I recently talked with Thomas R. Schreiner, the James Buchanan Harrison Professor of New Testament Interpretation and Associate Dean at The Southern Baptist Theological Seminary in Louisville, Kentucky, about biblical content and its importance today in contemporary culture and the church. Below is our interview.
JM: Tom, you’ve spent your life committed to studying and teaching the Bible. Isn’t a rather archaic thing to be doing in our contemporary world?
TS: It is archaic in one sense, but sometimes the old truths are the best truths because they are the true truths. I could answer this in a number of ways, but here I want to say that I see no evidence that contemporary people, who have abandoned the scripture, live happier or more fulfilled lives. Instead many marriages are dissolving, many children grow up in homes plagued by fighting, and many wander from thing to thing in utter boredom. If they only knew the riches and the beauty promised to them in this so-called archaic book! We long for the scriptures when we recognize that Jesus offers us living water that satisfies the thirst of our hearts.
JM: How do you answer the charge that the Bible is not reliable, that historical criticism since the Enlightenment has rendered it little more than a religious relic of personal individual experiences?
TS: Charges like this can’t be answered in a satisfactory way with a brief answer. Many fine evangelical scholars have demonstrated the truthfulness and reliability of the scriptures. At the end of the day, however, we can’t prove the scriptures are reliable. We can give answers to questions, but we can’t answer every question. I would suggest that the worldview taught in the scriptures explains best every facet of life. From the scriptures we see that human beings are magnificent and human beings are evil. We recognize that the choices we make in life are of eternal significance. I would suggest that every other worldview fails in obvious ways and that the biblical story makes the most sense of life.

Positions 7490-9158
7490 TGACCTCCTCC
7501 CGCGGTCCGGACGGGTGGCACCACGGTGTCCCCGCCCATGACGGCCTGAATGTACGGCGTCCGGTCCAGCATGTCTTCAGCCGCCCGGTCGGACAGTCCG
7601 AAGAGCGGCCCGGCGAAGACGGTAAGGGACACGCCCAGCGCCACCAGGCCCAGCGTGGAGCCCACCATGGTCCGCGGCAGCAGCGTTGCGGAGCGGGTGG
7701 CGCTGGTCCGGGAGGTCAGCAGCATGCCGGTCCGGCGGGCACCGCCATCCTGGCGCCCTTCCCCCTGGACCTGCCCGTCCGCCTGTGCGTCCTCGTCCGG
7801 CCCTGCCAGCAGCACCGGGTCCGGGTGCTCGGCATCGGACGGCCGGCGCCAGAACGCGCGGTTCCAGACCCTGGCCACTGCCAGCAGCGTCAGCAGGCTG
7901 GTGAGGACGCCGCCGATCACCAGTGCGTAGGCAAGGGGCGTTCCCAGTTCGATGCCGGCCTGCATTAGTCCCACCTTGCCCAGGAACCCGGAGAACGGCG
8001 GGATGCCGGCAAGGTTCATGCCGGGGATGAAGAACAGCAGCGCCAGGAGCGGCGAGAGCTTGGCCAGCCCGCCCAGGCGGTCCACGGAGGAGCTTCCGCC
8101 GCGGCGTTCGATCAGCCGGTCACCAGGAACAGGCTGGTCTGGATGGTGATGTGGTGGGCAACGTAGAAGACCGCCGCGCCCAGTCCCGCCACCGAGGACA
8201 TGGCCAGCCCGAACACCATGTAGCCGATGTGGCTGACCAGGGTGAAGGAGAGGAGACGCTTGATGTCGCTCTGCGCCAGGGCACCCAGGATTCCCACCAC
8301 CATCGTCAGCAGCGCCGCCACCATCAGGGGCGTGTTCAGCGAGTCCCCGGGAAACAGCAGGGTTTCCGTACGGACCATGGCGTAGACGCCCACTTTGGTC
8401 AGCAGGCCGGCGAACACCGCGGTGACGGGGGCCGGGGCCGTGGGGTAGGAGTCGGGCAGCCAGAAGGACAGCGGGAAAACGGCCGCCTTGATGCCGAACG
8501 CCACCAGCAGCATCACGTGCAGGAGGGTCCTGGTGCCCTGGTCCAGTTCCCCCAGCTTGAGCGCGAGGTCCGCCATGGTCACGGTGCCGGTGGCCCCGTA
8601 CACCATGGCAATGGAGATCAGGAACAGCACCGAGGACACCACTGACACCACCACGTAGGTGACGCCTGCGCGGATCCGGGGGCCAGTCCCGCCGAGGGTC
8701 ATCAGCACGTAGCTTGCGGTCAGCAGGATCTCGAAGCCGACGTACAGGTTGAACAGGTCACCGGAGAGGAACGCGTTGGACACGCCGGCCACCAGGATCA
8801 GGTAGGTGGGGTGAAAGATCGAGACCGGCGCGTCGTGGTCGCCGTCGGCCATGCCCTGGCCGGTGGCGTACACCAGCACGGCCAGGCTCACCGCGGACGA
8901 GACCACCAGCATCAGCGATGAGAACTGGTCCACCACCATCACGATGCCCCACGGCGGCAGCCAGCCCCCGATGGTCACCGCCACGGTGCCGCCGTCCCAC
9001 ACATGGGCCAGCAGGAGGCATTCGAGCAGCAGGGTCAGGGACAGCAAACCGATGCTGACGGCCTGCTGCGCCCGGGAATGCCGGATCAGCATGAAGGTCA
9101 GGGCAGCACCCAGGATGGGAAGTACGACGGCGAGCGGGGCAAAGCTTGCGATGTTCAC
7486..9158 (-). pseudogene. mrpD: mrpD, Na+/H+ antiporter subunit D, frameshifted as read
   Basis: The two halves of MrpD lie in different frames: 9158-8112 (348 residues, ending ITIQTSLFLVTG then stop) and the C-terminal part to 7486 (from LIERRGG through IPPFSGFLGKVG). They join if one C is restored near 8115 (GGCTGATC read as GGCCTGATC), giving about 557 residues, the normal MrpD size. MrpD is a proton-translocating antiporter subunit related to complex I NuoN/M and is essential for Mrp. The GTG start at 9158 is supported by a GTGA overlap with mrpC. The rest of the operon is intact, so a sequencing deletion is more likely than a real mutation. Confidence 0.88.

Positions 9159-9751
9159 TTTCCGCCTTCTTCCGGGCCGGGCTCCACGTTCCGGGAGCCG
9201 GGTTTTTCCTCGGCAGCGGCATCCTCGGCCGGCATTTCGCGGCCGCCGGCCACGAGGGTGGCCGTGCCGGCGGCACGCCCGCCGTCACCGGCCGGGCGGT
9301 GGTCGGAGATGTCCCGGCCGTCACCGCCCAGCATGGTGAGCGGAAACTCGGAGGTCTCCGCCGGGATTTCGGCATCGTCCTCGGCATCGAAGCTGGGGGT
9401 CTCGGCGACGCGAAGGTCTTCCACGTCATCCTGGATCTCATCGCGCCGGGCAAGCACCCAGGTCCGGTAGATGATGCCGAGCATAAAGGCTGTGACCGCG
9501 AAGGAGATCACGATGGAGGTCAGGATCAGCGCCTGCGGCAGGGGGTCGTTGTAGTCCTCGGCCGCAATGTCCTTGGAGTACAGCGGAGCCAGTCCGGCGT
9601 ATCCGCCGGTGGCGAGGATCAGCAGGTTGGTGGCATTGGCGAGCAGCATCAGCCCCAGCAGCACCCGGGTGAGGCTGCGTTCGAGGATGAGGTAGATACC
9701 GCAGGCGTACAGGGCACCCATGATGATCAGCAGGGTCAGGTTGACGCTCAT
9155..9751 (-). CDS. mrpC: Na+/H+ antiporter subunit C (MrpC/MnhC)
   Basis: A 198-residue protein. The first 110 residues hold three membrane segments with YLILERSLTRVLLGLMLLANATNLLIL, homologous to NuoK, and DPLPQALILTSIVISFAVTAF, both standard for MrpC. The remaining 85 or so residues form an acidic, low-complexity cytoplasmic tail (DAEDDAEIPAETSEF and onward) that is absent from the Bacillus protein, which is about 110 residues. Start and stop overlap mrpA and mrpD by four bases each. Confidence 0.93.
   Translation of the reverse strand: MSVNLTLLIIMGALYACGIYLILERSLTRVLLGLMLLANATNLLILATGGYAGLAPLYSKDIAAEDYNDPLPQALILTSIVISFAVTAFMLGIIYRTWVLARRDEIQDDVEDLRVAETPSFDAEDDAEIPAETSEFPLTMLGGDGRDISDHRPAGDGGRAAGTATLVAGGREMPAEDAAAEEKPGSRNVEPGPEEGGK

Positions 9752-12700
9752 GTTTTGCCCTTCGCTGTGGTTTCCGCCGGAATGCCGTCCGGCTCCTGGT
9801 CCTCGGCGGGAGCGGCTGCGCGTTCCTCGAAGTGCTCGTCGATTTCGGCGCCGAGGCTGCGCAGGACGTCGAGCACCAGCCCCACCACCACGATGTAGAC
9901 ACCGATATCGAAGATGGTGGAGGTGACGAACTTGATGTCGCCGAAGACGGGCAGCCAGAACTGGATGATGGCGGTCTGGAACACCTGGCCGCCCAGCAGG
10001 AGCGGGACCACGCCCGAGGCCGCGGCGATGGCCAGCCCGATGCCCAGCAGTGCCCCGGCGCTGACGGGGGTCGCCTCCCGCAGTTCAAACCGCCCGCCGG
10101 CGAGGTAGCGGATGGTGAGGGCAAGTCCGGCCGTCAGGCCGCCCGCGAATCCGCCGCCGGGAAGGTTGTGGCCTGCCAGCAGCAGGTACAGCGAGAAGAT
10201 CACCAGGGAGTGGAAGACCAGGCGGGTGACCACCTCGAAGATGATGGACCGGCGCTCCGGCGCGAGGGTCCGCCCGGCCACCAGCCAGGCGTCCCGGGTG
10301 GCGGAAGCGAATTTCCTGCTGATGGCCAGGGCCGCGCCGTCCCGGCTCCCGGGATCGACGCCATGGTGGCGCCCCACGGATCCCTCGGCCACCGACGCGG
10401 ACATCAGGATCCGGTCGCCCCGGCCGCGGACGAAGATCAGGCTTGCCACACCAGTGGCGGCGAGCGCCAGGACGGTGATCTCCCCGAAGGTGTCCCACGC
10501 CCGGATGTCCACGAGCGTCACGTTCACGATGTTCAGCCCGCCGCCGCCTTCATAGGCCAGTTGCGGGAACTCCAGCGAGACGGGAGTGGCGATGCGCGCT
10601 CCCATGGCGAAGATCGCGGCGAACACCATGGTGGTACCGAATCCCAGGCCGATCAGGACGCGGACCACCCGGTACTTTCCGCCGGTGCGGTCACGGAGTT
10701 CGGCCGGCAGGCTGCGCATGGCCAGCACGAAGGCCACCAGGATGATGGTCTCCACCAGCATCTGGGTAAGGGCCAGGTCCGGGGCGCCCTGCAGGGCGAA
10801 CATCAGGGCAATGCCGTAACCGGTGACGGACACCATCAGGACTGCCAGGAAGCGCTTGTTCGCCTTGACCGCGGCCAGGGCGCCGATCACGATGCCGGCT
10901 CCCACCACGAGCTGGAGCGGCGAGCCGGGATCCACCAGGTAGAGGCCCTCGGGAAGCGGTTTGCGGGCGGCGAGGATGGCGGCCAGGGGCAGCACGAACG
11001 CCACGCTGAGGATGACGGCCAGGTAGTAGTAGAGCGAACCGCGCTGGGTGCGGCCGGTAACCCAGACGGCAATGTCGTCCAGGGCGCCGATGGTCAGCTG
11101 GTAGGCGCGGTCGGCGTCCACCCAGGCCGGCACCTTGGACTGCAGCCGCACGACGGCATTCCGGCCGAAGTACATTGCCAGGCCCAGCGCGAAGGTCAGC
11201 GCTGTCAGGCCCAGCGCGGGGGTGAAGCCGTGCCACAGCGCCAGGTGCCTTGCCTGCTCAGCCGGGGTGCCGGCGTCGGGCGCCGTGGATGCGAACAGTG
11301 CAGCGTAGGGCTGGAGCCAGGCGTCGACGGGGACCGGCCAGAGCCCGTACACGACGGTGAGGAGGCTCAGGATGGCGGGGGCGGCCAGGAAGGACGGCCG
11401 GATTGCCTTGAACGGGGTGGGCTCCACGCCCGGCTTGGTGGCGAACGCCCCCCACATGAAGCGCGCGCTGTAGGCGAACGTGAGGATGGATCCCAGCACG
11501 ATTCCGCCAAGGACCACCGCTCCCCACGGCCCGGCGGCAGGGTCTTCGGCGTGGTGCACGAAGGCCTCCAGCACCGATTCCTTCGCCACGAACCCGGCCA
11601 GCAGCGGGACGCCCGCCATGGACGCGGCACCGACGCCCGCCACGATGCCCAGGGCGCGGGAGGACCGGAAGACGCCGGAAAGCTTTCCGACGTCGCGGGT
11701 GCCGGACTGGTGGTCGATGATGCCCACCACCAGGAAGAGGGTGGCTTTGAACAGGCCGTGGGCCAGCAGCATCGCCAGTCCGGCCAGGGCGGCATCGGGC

JM: Given your passion for Scripture, how would you encourage preachers (like yourself) to bring God’s word into practical authoritative relationships with people in the pews?
TS: It begins with the scriptures deeply affecting us as preachers. If we study the scriptures deeply, if we drink them in as the fountain of life, if they radically change us, then our hearers will sense that same excitement (whatever our personality) when we preach from the scriptures. So, preaching isn’t just a running commentary on scripture. We need to pray and think as well about how to proclaim the word to our hearers. It helps to ask questions like: what does scripture says about our lives personally, about how we interact with fellow-members in the church, about our life at work and home, etc.
JM: There are a lot of “self-help” kind of models of Christianity out there. In what ways do you think the Bible addresses that kind of model of ministry?
TS: The Bible does help us, of course, but most of these models fail because they shoot too low. What I mean is that most self-help advice ends up being moralistic advice, and many people don’t have the resources to do what is demanded. The gospel of Christ promises something more beautiful and ennobling: a love relationship with God in which we are filled with God’s fullness. Knowing God’s forgiveness in Christ, which we have to relearn every day as Christians, is the heart and soul of being a believer, and the wellspring of a life changed by God’s grace.
JM: What’s your current passion in terms of research and publishing?
TS: I have a little book on Covenant coming out from Crossway this summer. I have also just submitted to Baker Academic a 2nd edition of my Romans commentary, and am just beginning to write a commentary on 1 Corinthians for the Tyndale Commentary on the New Testament. I also am hoping in the future to write a kind of running commentary on Acts and the Pauline letters for Baker.